Where to look:
Stream placers have been very productive and the greatest concentrations of gold are found close to or in crevices in the bedrock. It is advisable, therefore, to work the bedrock of creeks or gullies in gold-bearing regions. To search for gold in a dry creek, find a place in the watercourses where the bedrock is exposed or nearly exposed. Gold lodges under large rocks and in cracks in the solid formation. Find a fracture in the bedrock and pry it open with a pick or bar. Your pan filled with water should be handy. Lift out the rocks as they are broken, and wash them in the pan, scraping off any sand and clay
Before you start panning for gold there are some basic rules you need to follow. Private lands are not available for prospecting or claiming. If you wish to mine on private lands, you must get permission for the land owner. The land you find may also already be claimed by another miner. To determine if another previous claim exists you should search the area looking for a copy of a location notice. You can also get information by asking local residences or possibly by researching County mining records.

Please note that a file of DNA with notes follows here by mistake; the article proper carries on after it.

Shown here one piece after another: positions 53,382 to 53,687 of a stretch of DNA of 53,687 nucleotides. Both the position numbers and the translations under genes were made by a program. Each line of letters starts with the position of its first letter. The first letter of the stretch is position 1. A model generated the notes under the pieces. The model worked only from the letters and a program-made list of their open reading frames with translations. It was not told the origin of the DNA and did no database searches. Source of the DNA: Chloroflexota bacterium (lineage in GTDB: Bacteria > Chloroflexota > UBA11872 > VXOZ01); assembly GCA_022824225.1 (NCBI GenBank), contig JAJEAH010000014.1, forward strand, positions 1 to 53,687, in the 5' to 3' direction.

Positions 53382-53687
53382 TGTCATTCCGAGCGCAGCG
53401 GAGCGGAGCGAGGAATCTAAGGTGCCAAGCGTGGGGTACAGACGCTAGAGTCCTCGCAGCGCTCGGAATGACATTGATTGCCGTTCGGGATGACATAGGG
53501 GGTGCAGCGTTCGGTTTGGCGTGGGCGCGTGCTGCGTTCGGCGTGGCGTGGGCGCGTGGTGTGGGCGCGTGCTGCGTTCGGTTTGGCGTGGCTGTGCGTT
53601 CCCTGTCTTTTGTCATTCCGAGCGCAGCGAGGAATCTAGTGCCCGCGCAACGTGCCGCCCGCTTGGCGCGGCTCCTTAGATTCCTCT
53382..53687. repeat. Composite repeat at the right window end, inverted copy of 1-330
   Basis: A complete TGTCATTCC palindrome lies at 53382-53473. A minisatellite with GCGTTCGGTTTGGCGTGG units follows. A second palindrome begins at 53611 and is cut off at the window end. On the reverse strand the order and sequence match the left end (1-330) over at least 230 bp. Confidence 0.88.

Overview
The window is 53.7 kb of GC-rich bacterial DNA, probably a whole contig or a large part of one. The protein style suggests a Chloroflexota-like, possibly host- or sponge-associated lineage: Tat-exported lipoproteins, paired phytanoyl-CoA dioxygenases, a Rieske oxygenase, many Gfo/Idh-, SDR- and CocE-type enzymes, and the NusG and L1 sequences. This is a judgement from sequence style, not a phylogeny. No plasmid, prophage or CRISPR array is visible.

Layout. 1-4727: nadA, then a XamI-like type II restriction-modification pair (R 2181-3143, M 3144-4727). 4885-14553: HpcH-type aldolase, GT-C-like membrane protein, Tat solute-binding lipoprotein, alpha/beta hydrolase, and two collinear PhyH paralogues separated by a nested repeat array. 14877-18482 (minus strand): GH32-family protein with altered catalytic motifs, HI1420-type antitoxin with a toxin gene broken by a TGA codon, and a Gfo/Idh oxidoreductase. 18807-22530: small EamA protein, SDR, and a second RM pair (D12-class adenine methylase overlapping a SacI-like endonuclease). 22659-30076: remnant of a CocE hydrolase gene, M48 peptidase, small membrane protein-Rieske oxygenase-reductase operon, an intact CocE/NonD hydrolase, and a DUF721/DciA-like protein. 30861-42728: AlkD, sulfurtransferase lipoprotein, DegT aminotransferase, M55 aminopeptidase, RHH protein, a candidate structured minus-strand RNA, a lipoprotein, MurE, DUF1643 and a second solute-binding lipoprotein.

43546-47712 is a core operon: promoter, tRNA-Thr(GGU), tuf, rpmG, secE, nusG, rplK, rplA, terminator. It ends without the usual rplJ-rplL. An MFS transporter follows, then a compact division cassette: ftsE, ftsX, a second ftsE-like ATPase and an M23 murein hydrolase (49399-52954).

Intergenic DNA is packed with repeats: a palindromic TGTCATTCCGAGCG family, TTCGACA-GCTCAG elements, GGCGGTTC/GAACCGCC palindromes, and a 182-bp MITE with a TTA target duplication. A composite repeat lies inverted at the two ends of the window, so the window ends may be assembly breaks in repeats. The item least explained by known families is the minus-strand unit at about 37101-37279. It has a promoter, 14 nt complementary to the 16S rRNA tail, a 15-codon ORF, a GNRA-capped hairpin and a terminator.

Federal land, both those managed by the Bureau of Land Management and the Forest Service, are generally open for prospecting and mining claims. There are some parcels that have been withdrawn from action of the mining laws for a variety of reasons. These withdrawn lands include campgrounds, administrative sites, the national recreation area and planned land exchanges. Information on withdrawn lands is available at various district headquarters.
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